Introduction to Fire Damaged Building Demolition

fire-damaged house exterior

Updated July 11, 2023

After a fire, the devastation left behind can be a burden. Several actions must be taken to ensure that the property is safe, one of which is often demolition.

If demolishing your fire-damaged structure is the best option, the first step would be to contact your insurance company in order to confirm whether or not they will cover the demolition and debris removal. In most instances, insurance will cover demolition and debris removal it if it's necessary for safety. 

Because the cost of repairing a fire-damaged building is often so high, demolition and rebuilding is typically the most affordable option.

Before you demolish your fire-damaged structure, it's useful to know what to expect and how the devastation is best dealt with.

In this guide, we'll discuss:

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Filing a Fire Damage Insurance Claim

The first step after a fire is filing a fire insurance claim. Here's what goes into that process...

Be sure to read your contract details front-to-back to be sure you understand what your insurance covers.

Then, collect all the information you need. You will need to provide certain information about the incident for your claim to be approved, like:

  • Date of fire damage
  • Type of claim (fire damage)
  • Location of fire damage
  • Detailed list of all damages
  • Property’s condition
  • All repair/replacement estimates
  • In-depth list of injuries incurred
  • Copy of police report

Be sure to ask about temporary assistance, as your insurance company may provide temporary housing if your home is uninhabitable.

Keep track of all paperwork and document the entire process as much as you can. Ask for any and all estimates in writing.

It also never hurts to get a second opinion regarding the damages from a licensed contractor or structural engineer.

Continue paying your insurance premiums to ensure you're still protected from other potential mishaps. You may find more damages, so avoid closing your claim before you're sure there are no other pertinent damages.

Fire-Damaged Building Demolition Process

fire-damaged shop interior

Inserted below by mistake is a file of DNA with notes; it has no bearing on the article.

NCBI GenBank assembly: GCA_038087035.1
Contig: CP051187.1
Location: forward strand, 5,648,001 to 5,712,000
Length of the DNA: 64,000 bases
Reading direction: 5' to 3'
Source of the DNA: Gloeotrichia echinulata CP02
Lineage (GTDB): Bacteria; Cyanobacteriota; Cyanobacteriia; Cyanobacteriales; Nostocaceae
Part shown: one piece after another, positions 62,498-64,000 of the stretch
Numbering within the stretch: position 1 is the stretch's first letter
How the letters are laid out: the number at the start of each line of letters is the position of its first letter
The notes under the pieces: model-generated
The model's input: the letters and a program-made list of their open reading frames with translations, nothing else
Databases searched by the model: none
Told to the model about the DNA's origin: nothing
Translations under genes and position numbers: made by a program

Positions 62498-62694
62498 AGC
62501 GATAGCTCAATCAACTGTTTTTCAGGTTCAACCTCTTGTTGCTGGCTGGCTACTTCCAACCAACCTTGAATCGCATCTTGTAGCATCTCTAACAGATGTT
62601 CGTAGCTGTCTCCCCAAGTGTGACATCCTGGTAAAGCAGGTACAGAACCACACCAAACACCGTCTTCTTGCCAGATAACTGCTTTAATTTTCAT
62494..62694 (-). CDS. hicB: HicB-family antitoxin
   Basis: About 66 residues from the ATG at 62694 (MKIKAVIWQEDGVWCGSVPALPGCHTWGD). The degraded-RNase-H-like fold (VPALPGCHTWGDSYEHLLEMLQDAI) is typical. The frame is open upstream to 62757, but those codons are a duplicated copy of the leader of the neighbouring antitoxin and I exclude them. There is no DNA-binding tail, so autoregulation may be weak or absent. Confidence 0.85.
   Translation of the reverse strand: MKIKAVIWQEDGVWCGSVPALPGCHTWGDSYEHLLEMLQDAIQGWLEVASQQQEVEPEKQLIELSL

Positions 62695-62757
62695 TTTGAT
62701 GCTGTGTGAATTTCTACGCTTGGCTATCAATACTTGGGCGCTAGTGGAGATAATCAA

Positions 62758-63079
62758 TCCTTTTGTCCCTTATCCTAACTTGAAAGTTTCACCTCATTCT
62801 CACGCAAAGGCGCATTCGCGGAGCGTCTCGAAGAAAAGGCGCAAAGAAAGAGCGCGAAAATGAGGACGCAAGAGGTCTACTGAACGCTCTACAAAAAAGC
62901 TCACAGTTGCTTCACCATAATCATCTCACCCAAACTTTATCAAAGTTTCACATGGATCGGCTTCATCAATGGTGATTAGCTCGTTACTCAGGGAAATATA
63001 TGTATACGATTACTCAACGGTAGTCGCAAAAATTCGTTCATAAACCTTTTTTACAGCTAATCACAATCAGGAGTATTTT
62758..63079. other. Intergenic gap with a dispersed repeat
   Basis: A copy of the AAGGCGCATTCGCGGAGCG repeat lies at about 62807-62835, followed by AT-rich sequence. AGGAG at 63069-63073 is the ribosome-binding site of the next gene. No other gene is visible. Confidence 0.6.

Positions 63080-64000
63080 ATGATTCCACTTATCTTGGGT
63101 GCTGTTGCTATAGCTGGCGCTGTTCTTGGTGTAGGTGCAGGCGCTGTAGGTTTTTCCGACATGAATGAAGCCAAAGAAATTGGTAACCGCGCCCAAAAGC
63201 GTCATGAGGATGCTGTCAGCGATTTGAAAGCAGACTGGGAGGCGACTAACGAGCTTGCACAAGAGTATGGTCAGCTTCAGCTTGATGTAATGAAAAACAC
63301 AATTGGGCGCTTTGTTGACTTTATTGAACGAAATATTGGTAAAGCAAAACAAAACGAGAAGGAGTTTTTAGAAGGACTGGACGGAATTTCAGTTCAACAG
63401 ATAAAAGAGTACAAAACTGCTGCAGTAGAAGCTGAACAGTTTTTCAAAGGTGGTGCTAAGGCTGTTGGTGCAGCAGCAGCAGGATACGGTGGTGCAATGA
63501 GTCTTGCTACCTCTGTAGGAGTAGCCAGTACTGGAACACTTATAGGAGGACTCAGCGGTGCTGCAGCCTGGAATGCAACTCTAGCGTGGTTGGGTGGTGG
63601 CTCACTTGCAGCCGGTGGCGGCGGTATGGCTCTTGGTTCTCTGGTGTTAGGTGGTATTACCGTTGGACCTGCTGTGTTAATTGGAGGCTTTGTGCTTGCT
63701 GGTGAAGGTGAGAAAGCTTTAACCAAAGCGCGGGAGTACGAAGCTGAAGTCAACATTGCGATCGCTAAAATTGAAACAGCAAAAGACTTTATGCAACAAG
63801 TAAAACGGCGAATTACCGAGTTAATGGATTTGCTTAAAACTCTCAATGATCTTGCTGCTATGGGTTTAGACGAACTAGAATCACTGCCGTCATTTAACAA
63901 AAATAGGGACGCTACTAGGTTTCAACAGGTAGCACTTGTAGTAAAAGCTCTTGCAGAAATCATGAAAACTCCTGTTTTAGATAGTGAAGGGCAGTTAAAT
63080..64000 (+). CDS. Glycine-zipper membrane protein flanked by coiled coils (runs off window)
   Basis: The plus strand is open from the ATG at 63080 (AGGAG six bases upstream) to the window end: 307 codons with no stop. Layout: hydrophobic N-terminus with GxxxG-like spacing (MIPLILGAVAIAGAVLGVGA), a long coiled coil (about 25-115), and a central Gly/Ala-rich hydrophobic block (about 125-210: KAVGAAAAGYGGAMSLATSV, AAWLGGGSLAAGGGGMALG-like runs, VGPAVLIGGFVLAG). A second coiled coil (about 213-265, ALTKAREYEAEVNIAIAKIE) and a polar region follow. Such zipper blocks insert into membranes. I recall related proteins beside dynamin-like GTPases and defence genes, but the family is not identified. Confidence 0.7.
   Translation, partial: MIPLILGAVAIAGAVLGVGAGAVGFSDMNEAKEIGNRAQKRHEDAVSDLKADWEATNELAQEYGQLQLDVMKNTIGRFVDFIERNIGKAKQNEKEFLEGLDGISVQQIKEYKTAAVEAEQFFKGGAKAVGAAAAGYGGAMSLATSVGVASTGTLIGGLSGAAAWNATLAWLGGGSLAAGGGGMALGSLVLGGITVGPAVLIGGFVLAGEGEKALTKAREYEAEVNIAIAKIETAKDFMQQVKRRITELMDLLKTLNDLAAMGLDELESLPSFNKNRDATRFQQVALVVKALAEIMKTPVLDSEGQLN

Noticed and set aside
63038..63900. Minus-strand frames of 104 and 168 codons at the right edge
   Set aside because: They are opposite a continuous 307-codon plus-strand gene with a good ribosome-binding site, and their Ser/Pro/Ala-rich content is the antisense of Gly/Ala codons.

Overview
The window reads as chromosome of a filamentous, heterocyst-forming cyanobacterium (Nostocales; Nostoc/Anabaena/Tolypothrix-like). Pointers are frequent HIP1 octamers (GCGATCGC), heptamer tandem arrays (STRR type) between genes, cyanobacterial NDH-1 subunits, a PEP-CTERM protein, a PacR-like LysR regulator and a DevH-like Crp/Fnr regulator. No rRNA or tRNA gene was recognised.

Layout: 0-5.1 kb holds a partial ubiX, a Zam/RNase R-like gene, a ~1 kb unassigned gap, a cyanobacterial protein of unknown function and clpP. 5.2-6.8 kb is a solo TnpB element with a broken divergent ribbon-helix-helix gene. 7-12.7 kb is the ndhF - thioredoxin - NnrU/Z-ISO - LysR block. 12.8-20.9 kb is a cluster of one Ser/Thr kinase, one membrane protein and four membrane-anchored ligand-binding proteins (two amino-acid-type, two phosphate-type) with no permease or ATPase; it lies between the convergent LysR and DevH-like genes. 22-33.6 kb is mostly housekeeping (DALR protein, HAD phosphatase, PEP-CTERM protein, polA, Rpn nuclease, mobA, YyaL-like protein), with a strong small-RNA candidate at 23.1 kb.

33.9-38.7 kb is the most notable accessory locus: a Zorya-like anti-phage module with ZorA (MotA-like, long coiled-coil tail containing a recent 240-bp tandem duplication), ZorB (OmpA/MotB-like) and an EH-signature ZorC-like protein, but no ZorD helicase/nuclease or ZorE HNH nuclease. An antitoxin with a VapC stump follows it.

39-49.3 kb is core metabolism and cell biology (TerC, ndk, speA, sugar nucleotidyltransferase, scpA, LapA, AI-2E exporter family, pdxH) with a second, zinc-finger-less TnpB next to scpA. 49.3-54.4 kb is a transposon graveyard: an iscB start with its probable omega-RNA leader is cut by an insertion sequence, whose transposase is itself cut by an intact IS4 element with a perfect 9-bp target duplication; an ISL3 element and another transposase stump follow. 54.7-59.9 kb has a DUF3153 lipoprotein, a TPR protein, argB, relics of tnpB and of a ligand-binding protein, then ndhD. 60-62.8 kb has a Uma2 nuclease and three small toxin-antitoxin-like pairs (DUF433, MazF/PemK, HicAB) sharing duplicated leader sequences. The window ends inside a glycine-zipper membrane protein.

Many demolition contractors with experience handling fire-damaged structure demolition will assist with the insurance process, but that isn't always the case.

After you've spoken with your insurance company and sorted out demolition, here's what you can expect from the demolition process...

Get a Permit

It is essential as they will inspect your property after demolition. Qualified, licensed, and insured contractors will pull permits for you in most cases, but double check this with the contractors you speak to.

Secure the Area

It would be best to make sure that there are no people around who may be harmed in the process.

Stop All Utilities

You don't want gas or electricity running while taking out all the walls and ceilings. It's a safety hazard.

Protect Surrounding Property

If you're demolishing a house, it's best to cover any possible surface which can be damaged during the process.

Mechanical Demolition

Mechanical demolition is the most common form of demolition—the house is ripped down with the help of hydraulic excavators and other heavy machinery.

Debris Removal

The resulting debris is then hauled away via dumpster.

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Average Cost to Demolish a Fire-Damaged Structure

The average cost to demolish a fire-damaged structure is $7,000-$12,000.


Cost of Fire-Damaged Building Demolition

Structure Type Average Cost
Barn $1,500-$10,000
Mobile Home $3,000-$7,000
House $4,000-$14,000
Commercial Structure $22,000-$26,000


Your specific demolition may cost more or less depending on the type of structure being removed. It will naturally cost more to demolish a fire-damaged commercial structure than a fire-damaged mobile home.

Similarly, if you live in an area with a higher cost of living, it will be more expensive than demolishing the same type of fire-damaged structure in an area with a lower cost of living.

Your demolition could cost more or less depending on...

  • Size of the structure
  • Materials used to build the structure
  • How much of the structure is still standing
  • Your geographic location
  • The contractor you hire

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Finding a Fire-Damaged Demolition Contractor

Hometown makes it beyond easy to find a qualified and licensed demolition contractor capable of handling your fire-damaged structure demolition.

Read customer reviews, get answers to common questions, and easily request quotes from multiple contractors to ensure you hire the best person for the job for a fair price, on your schedule.

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